How to Cut a Perfect Heart

Valentine’s Day, like every holiday, was a big deal in my house growing up. I have fond memories of my Mom, decorating the house with paper hearts and flowers, and making a special meal (which somehow involved red food dye?)
I even remember very clearly Mom teaching me how to cut out a perfect heart, folding in half diagonally a square of red or pink construction paper, and cutting the outside edge in a swoop, then unfolding to reveal a perfectly symetrical heart.

Now, especially since I am single, Valentine’s Day is not quite so much fun. It’s the one day of the year when you (I) feel particularly pathetic without a mate. But don’t feel too sorry for me. I did get two Valentines so far. From my aunt and uncle– they send silly ones every year and this year was no exception, plastic cupids included. And I got a Valentine from my roommate, who is of course going out on a hot date tonight. Oh, and my sister wants to take me out for dinner. But not tonight because she’ll be in L.A. for a gyrotonic training session.

And if I get totally desparate, there’s always Neil’s Emergency Valentine Day Hotline over at Citizen of the Month.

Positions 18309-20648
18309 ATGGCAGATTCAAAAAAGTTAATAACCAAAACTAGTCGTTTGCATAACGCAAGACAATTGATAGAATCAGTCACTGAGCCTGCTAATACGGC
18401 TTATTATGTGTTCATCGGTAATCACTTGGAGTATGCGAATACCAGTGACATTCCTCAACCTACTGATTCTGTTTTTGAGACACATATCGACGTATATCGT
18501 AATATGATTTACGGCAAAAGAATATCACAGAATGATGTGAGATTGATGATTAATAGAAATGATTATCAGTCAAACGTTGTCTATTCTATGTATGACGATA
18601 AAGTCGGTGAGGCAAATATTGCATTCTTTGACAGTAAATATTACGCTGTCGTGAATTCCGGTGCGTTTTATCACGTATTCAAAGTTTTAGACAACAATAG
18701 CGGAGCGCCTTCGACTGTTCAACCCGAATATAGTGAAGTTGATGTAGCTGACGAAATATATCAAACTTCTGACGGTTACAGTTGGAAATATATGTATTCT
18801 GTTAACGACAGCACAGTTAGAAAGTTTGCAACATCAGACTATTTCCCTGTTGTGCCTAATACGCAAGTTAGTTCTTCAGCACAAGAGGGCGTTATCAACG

And if I start to feel really sorry for myself, there is always V-Day, a global movement to stop violence against women and girls.

And finally, I can thank god (or would that be gods?) that I don’t live in ancient Rome and am neither a goat nor a dog on February 15 for the festival of Lupercalia, which is the origin of the conveniently calendared christian St. Valentine’s Day

[Lupercalia ] began with the sacrifice by the Luperci (or the flamen dialis) of two male goats and a dog. Next two patrician young Luperci were led to the altar, to be anointed on their foreheads with the sacrificial blood, which was wiped off the bloody knife with wool soaked in milk, after which they were expected to smile and laugh [NOT SURE I’D BE LAUGHING WITH BLOOD DRIPPING DOWN MY FACE] ; the smearing of the forehead with blood probably refers to human sacrifice originally practised at the festival.

The sacrificial feast followed, after which the Luperci cut thongs from the skins of the victims, which were called Februa, dressed themselves in the skins of the sacrificed goats, in imitation of Lupercus, and ran round the walls of the old Palatine city, the line of which was marked with stones, with the thongs in their hands in two bands, striking the people who crowded near. Girls and young women would line up on their route to receive lashes from these whips. This was supposed to ensure fertility, prevent sterility in women and ease the pains of childbirth. This tradition itself may survive (Christianised, and shifted to Spring) in certain ritual Easter Monday
whippings.

And speaking of St. Valentine… did you know there really is not a St. Valentine, but rather that St. Valentine may refer to one or all of three martys that showed up in the history books around the same time that the Pope outlawed public pagan rituals. Hmm.

So, Happy Valentine’s Day, V-Day or Lupercalia, or whatever you may be celebrating.